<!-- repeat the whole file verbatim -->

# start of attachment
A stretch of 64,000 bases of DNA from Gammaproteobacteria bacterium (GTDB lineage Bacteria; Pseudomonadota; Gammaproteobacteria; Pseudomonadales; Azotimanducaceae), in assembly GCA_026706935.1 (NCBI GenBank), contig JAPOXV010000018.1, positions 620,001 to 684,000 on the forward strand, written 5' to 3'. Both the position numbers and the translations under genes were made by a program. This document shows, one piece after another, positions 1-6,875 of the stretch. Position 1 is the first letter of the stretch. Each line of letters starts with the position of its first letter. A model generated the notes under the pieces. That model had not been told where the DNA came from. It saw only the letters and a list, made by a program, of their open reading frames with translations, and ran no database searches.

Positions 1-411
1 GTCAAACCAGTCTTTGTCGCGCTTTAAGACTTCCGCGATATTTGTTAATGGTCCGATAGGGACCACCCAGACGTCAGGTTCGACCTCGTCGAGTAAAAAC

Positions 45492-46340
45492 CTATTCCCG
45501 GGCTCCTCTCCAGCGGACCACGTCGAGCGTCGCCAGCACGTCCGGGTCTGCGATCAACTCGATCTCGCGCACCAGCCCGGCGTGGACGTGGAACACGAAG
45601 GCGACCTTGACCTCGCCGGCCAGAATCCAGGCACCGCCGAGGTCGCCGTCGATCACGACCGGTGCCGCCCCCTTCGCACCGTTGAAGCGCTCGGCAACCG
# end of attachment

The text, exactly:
A stretch of 64,000 bases of DNA from Gammaproteobacteria bacterium (GTDB lineage Bacteria; Pseudomonadota; Gammaproteobacteria; Pseudomonadales; Azotimanducaceae), in assembly GCA_026706935.1 (NCBI GenBank), contig JAPOXV010000018.1, positions 620,001 to 684,000 on the forward strand, written 5' to 3'. Both the position numbers and the translations under genes were made by a program. This document shows, one piece after another, positions 1-6,875 of the stretch. Position 1 is the first letter of the stretch. Each line of letters starts with the position of its first letter. A model generated the notes under the pieces. That model had not been told where the DNA came from. It saw only the letters and a list, made by a program, of their open reading frames with translations, and ran no database searches.

Positions 1-411
1 GTCAAACCAGTCTTTGTCGCGCTTTAAGACTTCCGCGATATTTGTTAATGGTCCGATAGGGACCACCCAGACGTCAGGTTCGACCTCGTCGAGTAAAAAC

Positions 45492-46340
45492 CTATTCCCG
45501 GGCTCCTCTCCAGCGGACCACGTCGAGCGTCGCCAGCACGTCCGGGTCTGCGATCAACTCGATCTCGCGCACCAGCCCGGCGTGGACGTGGAACACGAAG
45601 GCGACCTTGACCTCGCCGGCCAGAATCCAGGCACCGCCGAGGTCGCCGTCGATCACGACCGGTGCCGCCCCCTTCGCACCGTTGAAGCGCTCGGCAACCG